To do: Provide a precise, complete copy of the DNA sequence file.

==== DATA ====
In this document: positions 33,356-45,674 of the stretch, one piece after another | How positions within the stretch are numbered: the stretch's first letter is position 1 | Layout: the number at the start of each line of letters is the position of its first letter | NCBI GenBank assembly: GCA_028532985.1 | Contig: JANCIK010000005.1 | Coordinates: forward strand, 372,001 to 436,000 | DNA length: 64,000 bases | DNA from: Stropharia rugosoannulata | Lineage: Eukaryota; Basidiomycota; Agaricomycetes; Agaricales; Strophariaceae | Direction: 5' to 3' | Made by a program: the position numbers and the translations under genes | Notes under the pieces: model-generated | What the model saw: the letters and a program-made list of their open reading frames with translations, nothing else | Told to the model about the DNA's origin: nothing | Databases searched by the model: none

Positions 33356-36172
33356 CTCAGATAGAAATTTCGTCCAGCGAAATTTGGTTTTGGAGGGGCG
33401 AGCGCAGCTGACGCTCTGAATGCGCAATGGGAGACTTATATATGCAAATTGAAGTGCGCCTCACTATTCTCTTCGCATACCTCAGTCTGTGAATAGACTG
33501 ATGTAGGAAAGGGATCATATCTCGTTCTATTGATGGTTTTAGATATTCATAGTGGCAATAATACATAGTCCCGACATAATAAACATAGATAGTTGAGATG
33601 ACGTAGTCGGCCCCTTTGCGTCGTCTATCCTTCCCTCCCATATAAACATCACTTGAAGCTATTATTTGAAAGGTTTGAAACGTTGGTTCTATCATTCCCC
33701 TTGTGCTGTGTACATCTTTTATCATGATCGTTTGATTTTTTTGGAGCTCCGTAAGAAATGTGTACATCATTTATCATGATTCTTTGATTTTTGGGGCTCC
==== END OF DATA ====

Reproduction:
In this document: positions 33,356-45,674 of the stretch, one piece after another | How positions within the stretch are numbered: the stretch's first letter is position 1 | Layout: the number at the start of each line of letters is the position of its first letter | NCBI GenBank assembly: GCA_028532985.1 | Contig: JANCIK010000005.1 | Coordinates: forward strand, 372,001 to 436,000 | DNA length: 64,000 bases | DNA from: Stropharia rugosoannulata | Lineage: Eukaryota; Basidiomycota; Agaricomycetes; Agaricales; Strophariaceae | Direction: 5' to 3' | Made by a program: the position numbers and the translations under genes | Notes under the pieces: model-generated | What the model saw: the letters and a program-made list of their open reading frames with translations, nothing else | Told to the model about the DNA's origin: nothing | Databases searched by the model: none

Positions 33356-36172
33356 CTCAGATAGAAATTTCGTCCAGCGAAATTTGGTTTTGGAGGGGCG
33401 AGCGCAGCTGACGCTCTGAATGCGCAATGGGAGACTTATATATGCAAATTGAAGTGCGCCTCACTATTCTCTTCGCATACCTCAGTCTGTGAATAGACTG
33501 ATGTAGGAAAGGGATCATATCTCGTTCTATTGATGGTTTTAGATATTCATAGTGGCAATAATACATAGTCCCGACATAATAAACATAGATAGTTGAGATG
33601 ACGTAGTCGGCCCCTTTGCGTCGTCTATCCTTCCCTCCCATATAAACATCACTTGAAGCTATTATTTGAAAGGTTTGAAACGTTGGTTCTATCATTCCCC
33701 TTGTGCTGTGTACATCTTTTATCATGATCGTTTGATTTTTTTGGAGCTCCGTAAGAAATGTGTACATCATTTATCATGATTCTTTGATTTTTGGGGCTCC